If you have ever spent time around dogs, you might have experienced them licking your hand.
Depending on your feelings about dogs, this might either be cute or gross.
Have you ever wondered why dogs lick your hand?
When a dog licks your hand, it is most likely trying to show you affection and communicate with you.
By licking your hand, your dog is learning more about you and showing its love for you.
This act can help to strengthen the bond between you and your pup.
There are a few other reasons that a dog might lick your hand as well.
Maybe your hand smells like the food you recently ate, or they are hungry and asking for food.
Keep reading to learn about all of the reasons that your dog might lick your hand.
Table of Contents
Reasons For Licking
There are many reasons that your dog may lick your hand. If you spend a lot of time around a particular dog, they may have licked your hand for multiple reasons. We are going to go through some of the most common reasons that a dog may lick your hand.
You should know that all dogs do this, regardless of breed or age. In almost all cases, this is completely normal and fine for your dog to do. Later in the article, we will go over some warning signs to look out for in cases where excessive licking could be a warning sign of something bad.
Communication and Greeting
The most common reason that a dog might lick your hand is to communicate with you. Since dogs don’t communicate with each other using a spoken language, they have to resort to other means of communication. Your dog has likely tried to communicate with you in each of these ways. This communication comes in the form of:
- Sniffing each other
- Growls, barks, or other noises
- Body posture
- Sniffing areas where other dogs have been or have left excrements
When a dog licks you, they are most likely trying to tell you something. They may even do this to show respect and tell you that they are your subordinate. They could also simply be begging and asking for food or a treat. The more time that you spend with your dog, you may find that you can tell what your dog wants by the way they lick your hand.
If you wanted to communicate back with your dog, they might understand your spoken language from your words and tone. Otherwise, you can pet them and spend time close to them to greet and communicate with them. As long as the timing and occasion are appropriate, you should also let your dog lick your hand. This is one of the only ways that they have to communicate with you, so you shouldn’t punish them for it or not let them do it just because you see it as gross.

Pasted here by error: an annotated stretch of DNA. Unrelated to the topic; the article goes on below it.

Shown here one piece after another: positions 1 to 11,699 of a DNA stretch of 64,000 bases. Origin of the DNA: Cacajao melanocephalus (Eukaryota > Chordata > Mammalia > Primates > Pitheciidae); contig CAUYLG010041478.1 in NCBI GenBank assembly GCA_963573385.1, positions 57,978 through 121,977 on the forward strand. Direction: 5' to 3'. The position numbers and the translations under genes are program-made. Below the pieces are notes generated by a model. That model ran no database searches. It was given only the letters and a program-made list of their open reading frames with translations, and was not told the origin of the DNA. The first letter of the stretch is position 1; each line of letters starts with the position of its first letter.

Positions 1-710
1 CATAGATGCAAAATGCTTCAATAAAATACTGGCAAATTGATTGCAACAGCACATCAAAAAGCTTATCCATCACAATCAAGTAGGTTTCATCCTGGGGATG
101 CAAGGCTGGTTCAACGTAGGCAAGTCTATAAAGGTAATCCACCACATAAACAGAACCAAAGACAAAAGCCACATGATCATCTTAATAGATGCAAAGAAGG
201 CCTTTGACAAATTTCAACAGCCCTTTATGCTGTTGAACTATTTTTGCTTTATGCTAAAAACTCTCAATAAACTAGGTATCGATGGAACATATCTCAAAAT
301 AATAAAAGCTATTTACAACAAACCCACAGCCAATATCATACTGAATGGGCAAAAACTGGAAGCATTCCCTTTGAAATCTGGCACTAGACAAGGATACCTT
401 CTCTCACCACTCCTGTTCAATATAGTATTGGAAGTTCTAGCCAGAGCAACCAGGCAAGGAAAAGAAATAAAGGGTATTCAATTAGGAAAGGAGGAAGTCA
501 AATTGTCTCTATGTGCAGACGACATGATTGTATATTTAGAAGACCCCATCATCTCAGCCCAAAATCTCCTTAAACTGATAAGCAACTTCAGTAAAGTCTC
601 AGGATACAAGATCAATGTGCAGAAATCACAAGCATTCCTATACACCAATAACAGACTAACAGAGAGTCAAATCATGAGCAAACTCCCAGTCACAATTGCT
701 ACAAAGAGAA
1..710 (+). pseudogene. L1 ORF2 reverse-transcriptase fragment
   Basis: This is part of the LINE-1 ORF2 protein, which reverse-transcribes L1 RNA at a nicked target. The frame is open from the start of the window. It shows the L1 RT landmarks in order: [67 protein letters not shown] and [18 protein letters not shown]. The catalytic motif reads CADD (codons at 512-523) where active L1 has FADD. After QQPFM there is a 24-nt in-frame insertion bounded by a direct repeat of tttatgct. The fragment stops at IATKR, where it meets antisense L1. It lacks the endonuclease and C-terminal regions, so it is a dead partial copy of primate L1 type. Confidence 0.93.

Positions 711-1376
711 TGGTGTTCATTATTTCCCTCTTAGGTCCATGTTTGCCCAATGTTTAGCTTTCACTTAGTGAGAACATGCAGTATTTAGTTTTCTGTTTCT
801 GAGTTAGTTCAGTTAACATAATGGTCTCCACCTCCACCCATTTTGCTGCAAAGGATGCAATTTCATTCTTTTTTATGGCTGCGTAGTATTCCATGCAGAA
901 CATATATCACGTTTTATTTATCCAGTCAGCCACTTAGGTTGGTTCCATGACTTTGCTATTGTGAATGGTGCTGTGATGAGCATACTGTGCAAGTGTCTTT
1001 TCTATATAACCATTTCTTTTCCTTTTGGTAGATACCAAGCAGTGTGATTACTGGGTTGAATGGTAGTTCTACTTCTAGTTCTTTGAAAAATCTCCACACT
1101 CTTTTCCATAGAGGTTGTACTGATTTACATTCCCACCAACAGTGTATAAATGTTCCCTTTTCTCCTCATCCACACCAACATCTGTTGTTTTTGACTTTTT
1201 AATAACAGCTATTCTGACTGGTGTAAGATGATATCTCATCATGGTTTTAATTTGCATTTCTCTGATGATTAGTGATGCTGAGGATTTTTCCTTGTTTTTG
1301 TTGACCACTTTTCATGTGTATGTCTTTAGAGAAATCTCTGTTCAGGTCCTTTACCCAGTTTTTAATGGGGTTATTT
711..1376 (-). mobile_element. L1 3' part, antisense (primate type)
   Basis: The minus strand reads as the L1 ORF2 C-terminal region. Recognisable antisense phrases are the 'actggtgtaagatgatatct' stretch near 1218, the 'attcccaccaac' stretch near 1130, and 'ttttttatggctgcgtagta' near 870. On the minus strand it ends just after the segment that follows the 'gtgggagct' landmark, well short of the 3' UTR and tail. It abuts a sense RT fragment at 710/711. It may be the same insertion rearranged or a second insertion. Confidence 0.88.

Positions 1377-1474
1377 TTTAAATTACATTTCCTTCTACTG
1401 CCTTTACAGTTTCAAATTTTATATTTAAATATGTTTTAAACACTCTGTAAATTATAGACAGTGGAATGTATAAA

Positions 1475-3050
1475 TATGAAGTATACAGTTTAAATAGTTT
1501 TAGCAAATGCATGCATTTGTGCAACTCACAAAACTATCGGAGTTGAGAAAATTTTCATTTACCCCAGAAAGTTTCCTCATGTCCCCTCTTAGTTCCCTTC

Your Dog Wants to Show Affection
Another reason that your dog might lick your hand is to show affection. This is something that your dog learned when it was a puppy. Puppies often lick their mothers to let them know that they are hungry. Even though they licked their mothers to ask for food, this brings them closer together and strengthens their relationship.
Your dog is trying to build that relationship with you now. Licking your hand is another form of communication and shows that the dog loves and respects you and sees you as their parent.
There are, of course, other ways that dogs can show affection as well. Dogs have plenty of non-verbal ways of communicating and showing you that they love you.
You can know that your dog cares for you if they do any of these in addition to licking your hand:
- Wag their tail
- Follow you around
- Sleep near you
- Play with you
Licking is usually a true sign of a dog’s affection and trust in its human. When licking your hand, your dog needs to be physically close to you. This licking is also usually done while you are cuddling with your dog. If your dog licks your hand in this type of situation, you can feel confident that your dog trusts you and is comfortable with you.
Your Pup May Be Cleaning and Grooming
Your dog may also be licking your hand to help you groom yourself. Whether you have some remnants of your last meal on your hand or not, dogs are known to lick their humans for cleaning and grooming purposes. As you go through your day, you pick up scents and touch a lot of surfaces with your hands. Your dog can smell all of this and will want to help you get clean by licking you.
Your dog may be especially interested in helping you clean your hands if you have a lot of food on them. Remember that certain foods and spices are not good for dogs, so be careful about what you let your dog lick off of your hands.